Want to fight economic and racial inequality at the same time? Think union

Want to fight economic and racial inequality at the same time? Think union

Happy Labor Day, if a Labor Day that represents the cut-off date for unemployment benefits for millions of people and on which the federal minimum wage hasn’t risen for well over a decade offers much to be happy about. But it is a day to celebrate workers—and the labor movement that has built what power U.S. workers have.

So let’s take a few minutes to make clear the difference that unions have made, both to their members and to all workers. That second point is an important one: Unions lower economic inequality. As union membership has dropped, the share of income going to the top 10% of people has risen. And higher union density means higher wages for nonunion workers, as employers are forced to try to keep up.

“Had union density remained at its 1979 level,” according to the Economic Policy Institute, “weekly wages of nonunion men in the private sector would be 5% higher (that’s an additional $2,704 in earnings for year-round workers), while weekly wages for nonunion men in the private sector without a college education would be 8%, or $3,016 per year, higher.”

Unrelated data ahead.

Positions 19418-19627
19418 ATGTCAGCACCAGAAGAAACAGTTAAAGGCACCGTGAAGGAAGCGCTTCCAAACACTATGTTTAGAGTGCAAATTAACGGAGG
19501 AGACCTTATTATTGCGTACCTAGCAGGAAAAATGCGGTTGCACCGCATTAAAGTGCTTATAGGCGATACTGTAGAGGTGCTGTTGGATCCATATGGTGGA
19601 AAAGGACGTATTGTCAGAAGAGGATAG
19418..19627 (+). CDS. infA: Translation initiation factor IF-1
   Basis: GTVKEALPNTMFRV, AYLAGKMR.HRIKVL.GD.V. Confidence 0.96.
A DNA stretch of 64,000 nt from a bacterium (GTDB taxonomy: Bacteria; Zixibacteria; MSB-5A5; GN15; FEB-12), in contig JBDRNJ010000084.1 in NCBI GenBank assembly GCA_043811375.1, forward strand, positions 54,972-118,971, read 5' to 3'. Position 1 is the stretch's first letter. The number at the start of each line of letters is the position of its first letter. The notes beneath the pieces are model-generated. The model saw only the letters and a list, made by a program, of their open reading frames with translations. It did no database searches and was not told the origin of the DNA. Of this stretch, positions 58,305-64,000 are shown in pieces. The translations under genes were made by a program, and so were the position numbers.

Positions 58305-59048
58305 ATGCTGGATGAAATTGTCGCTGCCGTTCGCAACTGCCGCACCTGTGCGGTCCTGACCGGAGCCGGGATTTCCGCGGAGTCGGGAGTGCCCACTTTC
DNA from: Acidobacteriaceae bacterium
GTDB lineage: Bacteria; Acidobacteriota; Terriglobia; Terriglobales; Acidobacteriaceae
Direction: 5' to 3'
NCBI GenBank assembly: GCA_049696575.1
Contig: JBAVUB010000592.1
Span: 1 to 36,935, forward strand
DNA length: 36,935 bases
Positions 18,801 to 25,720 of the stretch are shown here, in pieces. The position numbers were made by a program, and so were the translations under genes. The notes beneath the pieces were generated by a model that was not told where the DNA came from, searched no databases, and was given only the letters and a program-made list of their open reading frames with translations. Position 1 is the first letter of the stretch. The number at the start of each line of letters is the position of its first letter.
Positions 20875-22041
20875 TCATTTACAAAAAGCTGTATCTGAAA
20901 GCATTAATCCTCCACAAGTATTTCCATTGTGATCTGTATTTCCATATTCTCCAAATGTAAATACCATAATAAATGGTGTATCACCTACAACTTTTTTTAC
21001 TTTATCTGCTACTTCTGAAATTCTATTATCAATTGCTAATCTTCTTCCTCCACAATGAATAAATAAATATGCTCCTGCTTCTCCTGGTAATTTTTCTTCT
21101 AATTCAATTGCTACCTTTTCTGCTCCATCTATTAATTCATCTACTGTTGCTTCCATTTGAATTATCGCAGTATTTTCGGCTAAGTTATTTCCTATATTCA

Unions also reduce racial inequality: “Black and Hispanic workers get a larger boost from unionization than their white counterparts. Black workers—both men and women—are more likely than white workers to be covered by collective bargaining, and the wage boost they get from being covered by collective bargaining is 13.1%, above the 10.2% average wage boost for unionized workers overall.” Unions also raise wages dramatically in service occupations dominated by women.

Workers in unions are more likely to have paid sick leave, health insurance, pensions, and paid vacation.  

Unions have also been key to the push for a higher minimum wage—a push that hasn’t succeeded at the federal level, with Republicans in Congress united against a raise from $7.25 an hour, but has led to $150 billion in added annual income for 26 million workers thanks to state and local minimum wage increases.

So this Labor Day, remember: Unions are empowering their members, and raising their pay. But it’s not just that. Unions reduce inequality on multiple fronts, they promote policies that help everyone … and if more workers in unions, all workers would be doing better. There’s a reason corporations are so opposed to unions, and it’s not that workers don’t need them.

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